Monthly Mentor

Natalie C. Jones (February)
Each month, a different member is the guest writer for the NAEA Monthly Mentor Blog. Natalie C. Jones is an artist, small business owner, and the director of education at the Harvey B. Gantt Center for African-American Arts + Culture. She has 10 years of experience working as an art teacher and teaching artist throughout the east coast and the Midwest. Click "GO" to read her full bio.



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June 09, 2020

The Power of Student Voice

By Krissy Ponden

If you know me, you know I talk a lot about the power of student voice to be a catalyst for change. I truly believe that the work that desperately needs to be done has to start with our young people. We have seen how children can make a difference from the Birmingham Children’s March, to March for Our Lives, to Greta Thunberg and the countless young BIPOC climate activists before her; youth is not a barrier to understanding, and oftentimes it is those who do not yet have the bias of experience who are able to imagine new possibilities and work fervently for positive change.

Each year, my 7th and 8th graders participate in a collaborative art and humanities project we call Voices for Change. They are tasked with identifying and researching a social or environmental justice issue they feel passionate about and then creating a conceptual art piece that speaks to it. It is not hyperbolic to say this has been transformative for many of them. In addition to art, students also write artist statements that are displayed alongside their work advocating for specific goals. These middle school students open up about their personal experiences with racism, the fallacy of social and gender norms, their fears about the world they are to inherit, and their sobering understanding that gun rights are seemingly valued more than student lives. In years when we are able, we mount the exhibition in a gallery space outside of school because these projects deserve attention and this experience deserves to be authentic right through its culmination.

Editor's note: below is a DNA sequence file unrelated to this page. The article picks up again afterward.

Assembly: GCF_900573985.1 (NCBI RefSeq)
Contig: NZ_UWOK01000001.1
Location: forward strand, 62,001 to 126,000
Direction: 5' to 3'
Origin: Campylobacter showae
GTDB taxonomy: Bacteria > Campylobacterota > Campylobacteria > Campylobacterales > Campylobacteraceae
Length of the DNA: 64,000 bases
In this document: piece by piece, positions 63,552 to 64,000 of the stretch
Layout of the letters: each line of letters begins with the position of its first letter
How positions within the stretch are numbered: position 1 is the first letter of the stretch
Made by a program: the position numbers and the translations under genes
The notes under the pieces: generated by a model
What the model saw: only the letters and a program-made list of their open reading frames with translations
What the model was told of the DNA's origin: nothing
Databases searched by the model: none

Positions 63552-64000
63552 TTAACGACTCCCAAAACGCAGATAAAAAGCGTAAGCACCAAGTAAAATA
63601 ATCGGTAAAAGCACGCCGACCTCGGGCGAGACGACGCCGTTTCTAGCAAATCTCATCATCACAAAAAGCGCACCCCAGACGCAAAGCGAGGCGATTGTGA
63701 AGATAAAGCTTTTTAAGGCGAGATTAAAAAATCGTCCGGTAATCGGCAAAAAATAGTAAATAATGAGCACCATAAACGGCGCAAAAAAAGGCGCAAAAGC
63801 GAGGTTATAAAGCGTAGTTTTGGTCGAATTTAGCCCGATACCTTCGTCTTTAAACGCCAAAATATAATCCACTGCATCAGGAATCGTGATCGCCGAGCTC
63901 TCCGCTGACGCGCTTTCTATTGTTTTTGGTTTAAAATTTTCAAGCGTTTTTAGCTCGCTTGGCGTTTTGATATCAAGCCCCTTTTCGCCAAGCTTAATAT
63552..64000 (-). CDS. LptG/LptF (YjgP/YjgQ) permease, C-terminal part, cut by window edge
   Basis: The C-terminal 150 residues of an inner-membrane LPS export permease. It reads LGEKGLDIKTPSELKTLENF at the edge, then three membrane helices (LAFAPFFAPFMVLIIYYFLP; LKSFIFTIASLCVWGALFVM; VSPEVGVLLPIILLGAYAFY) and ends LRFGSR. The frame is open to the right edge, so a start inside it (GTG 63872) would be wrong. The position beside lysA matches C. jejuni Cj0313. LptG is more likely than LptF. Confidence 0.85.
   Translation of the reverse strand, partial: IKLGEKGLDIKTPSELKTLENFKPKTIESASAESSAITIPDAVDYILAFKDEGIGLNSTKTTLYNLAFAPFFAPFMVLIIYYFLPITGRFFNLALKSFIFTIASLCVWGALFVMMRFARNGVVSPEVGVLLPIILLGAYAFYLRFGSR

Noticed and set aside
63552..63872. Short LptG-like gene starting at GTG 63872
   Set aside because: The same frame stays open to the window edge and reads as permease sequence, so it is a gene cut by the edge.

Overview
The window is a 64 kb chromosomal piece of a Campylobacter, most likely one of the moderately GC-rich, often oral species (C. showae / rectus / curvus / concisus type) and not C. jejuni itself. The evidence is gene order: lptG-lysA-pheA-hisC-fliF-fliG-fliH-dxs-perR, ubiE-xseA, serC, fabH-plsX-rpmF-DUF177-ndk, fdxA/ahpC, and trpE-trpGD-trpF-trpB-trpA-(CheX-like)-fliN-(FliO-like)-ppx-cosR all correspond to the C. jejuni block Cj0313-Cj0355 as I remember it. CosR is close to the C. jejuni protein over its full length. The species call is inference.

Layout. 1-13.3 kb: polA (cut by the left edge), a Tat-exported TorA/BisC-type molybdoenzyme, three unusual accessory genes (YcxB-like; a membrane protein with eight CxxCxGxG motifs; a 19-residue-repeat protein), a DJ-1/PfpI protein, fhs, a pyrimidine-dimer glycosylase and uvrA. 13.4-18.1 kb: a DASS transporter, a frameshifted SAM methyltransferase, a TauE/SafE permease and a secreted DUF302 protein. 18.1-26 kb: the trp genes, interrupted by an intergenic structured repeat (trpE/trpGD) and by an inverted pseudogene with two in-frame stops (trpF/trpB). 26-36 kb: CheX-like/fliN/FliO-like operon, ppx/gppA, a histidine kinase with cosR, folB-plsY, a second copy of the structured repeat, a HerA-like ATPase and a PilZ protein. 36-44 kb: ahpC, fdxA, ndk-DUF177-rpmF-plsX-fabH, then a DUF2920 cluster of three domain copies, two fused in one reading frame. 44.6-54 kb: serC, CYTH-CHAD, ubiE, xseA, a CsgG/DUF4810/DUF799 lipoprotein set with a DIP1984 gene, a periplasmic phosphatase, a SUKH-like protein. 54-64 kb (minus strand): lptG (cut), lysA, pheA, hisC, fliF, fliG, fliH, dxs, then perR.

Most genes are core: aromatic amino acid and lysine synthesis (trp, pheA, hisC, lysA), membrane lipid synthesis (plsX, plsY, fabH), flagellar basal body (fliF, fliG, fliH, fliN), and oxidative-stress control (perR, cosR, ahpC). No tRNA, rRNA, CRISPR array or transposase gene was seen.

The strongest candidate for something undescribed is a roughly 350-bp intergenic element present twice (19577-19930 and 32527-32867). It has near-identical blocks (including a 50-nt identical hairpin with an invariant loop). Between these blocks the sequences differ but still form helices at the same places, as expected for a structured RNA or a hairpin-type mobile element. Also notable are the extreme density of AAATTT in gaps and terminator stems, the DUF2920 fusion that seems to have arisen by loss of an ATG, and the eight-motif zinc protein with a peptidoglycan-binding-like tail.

This year, because of our state-ordered shut down, Voices was mounted in a virtual rather than physical gallery space. This offered the opportunity for the exhibit to reach a wider audience than in the past. Here is a selection of works from the show along with quotes from the artists. 

“The fate of wrongfully incarcerated people rests on the willingness of our society to speak up and help advocate for those who have not had a chance to do so themselves.“
Krystle, 8th grade, Guilty as Charged, 2020

“So what will be the outcome of this pandemic? Will it help us be more careful around others when sick to keep everyone safe? Will it create a world where we are more distant from each other? Or can we choose to see the positive outcomes that can result if we work together to reimagine our future?” Lexie, 8th grade, The Vibrancy of Life Diminishing, 2020

“If we let plastic production continue unchecked, then more and more animals will be endangered, and we could end up erasing species that we never even knew existed.” Madeline, 7th grade, Plastic Ocean, 2020

Listen to these students and others talk about their artwork during the 2020 Voices of Change Virtual Reception. These kids have something to say, and it is our job as the adults who are guiding them to become thoughtful, passionate, and empathetic people, to listen.



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